The direction of Lee Daniels is impressive but hardly immaculate.  Showing the rapture of Precious’ dreams enhanced the overall effect of the movie by creating a stark contrast with the world she has to inhabit, but Daniels cut to these sequences with too great a frequency.  In addition, he uses special effects to remind us that we were entering her fantasy, which really aren’t necessary because it’s pretty obvious when he’s cutting away from the dark, gritty conditions in Precious’ life.  Daniels did, however, make a wise move to back down from graphically depicting the film’s most brutal moments.  In fact, the abstract construction he utilizes in these scenes results in something much more chilling.

From what I had read about “Precious” before seeing it, I had prepared myself for something that would hit at a “Schindler’s List” level.  But this is not a relentless emotional assault on the psyche.  Although you will gasp, scream, and maybe even cry, you will also laugh, grin, and be incredibly moved in a much more sanguine way than I had expected.  In fact, I honestly wonder why “Slumdog Millionaire” is labeled “a buoyant hymn to life” (Richard Corliss) while some said that you need to get into a certain emotional state to watch “Precious” because it is “somewhat akin to having a piano dropped on your head” (Liam Lacey).  Both document one person with an iron will that is willing to fight against unimaginable poverty and seemingly insurmountable obstacles.  I would easily compare the gut-wrenching reaction to the eye gouging scene in “Slumdog” to the brawls in “Precious.” Although Precious doesn’t walk into the Mumbai sunset with a million dollars, she definitely triumphs in her own way.  And even though it is a fairly small victory for her, it will suffuse you with an exuberant feeling of hope that reminds you of the true power of a glorious and triumphant film.  A- / 3halfstars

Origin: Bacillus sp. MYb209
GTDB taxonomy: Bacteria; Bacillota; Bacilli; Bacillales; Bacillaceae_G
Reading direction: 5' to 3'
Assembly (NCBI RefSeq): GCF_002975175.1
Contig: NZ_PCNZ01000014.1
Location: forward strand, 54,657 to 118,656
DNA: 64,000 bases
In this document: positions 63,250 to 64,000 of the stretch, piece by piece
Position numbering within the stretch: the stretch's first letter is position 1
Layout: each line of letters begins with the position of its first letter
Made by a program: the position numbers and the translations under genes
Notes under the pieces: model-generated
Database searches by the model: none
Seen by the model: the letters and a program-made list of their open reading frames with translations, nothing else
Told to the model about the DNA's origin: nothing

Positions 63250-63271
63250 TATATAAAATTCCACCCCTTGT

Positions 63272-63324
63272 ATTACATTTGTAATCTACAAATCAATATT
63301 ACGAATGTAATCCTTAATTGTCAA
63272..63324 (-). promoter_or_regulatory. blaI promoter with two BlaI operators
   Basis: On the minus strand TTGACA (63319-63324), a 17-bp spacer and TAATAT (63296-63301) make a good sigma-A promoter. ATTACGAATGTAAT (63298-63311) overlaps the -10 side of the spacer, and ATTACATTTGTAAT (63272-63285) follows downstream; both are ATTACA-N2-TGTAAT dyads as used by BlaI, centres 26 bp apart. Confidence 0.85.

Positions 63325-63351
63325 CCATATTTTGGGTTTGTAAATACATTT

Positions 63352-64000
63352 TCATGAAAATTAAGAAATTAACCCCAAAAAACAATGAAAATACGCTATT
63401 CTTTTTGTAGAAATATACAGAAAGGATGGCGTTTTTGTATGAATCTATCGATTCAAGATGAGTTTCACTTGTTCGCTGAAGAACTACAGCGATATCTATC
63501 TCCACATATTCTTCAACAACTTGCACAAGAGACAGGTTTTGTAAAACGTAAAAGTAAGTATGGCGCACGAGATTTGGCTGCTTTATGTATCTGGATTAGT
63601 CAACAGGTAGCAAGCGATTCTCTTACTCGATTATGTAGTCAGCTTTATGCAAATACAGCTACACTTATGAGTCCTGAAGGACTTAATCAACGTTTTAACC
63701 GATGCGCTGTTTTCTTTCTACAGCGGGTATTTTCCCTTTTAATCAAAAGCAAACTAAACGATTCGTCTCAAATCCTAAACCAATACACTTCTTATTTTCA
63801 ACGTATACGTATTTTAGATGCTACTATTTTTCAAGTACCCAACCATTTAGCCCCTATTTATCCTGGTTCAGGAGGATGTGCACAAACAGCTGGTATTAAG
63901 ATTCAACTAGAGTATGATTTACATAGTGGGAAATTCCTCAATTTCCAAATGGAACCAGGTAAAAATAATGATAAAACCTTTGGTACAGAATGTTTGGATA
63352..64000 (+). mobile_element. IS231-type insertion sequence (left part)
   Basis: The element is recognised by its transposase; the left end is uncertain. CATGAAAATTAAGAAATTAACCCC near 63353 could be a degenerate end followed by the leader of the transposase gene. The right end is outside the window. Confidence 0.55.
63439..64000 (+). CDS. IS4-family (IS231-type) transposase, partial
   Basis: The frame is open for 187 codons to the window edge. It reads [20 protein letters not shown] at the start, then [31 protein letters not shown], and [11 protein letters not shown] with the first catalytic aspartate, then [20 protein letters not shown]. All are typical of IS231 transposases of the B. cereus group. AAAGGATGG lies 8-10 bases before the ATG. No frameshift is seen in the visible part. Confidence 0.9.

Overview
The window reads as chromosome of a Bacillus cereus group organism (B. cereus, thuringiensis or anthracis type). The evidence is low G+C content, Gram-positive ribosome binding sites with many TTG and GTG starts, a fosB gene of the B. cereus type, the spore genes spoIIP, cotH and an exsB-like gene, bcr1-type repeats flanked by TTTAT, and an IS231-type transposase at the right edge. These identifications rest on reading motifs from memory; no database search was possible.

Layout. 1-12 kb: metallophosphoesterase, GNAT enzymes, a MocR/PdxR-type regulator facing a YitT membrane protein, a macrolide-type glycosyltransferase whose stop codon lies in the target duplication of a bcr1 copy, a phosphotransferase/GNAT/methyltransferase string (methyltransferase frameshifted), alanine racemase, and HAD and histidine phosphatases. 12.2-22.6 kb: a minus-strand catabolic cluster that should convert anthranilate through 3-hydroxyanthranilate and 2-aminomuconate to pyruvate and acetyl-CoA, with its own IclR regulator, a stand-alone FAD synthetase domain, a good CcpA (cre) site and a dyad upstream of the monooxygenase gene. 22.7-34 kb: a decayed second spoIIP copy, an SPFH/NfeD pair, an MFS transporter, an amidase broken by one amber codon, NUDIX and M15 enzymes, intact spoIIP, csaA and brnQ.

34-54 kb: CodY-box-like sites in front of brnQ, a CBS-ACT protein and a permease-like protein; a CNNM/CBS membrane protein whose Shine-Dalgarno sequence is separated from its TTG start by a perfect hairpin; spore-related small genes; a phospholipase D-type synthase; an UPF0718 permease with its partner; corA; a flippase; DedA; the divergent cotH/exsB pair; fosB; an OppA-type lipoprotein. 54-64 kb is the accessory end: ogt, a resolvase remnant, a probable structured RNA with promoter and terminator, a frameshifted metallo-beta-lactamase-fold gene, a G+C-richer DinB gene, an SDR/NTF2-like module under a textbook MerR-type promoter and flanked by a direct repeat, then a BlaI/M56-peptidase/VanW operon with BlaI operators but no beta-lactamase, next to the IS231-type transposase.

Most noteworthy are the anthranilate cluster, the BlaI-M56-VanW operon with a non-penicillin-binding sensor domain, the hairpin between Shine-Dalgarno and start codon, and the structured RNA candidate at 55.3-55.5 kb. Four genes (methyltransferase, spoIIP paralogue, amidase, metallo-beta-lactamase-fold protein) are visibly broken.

5 responses

19 11 2009

Beautifully written Marshall. I’m glad you decided to review this movie.

20 11 2009
Aiden R

Great review, man. What a freakin’ powerhouse this movie was. Liked that it had a really good sense of humor to balance it out here and there, too. Easily one of the year’s best so far. Life isn’t so bad after seeing Precious, is it?

20 11 2009

My goodness this movie was good. My mother saw the movie opening day. I was jealous. I saw it the next day. I laughed, I cried, I yelled at the screen (which I don’t normally do) and I felt more compassion to disadvantaged people.

21 11 2009
Danny K.

You’re right on here in terms of describing the film’s emotional impact. No other film this year can even scratch the surface of the level of emotional power that Precious possesses. Mo’Nique and Sidibe should both walk away with Oscars in my opinion.

27 11 2009

As much as I loved Mary & Max and The Hurt Locker, I can’t see how this won’t be my #1 Film of the Year. As far as the Oscars, this one needs to sweep it. Forget Avatar, The Lovely Bones, or anything else coming out during “Oscar Season.” Nothing’s going to hit me in the gut like Precious did. Great review. I like you site.

El Gringo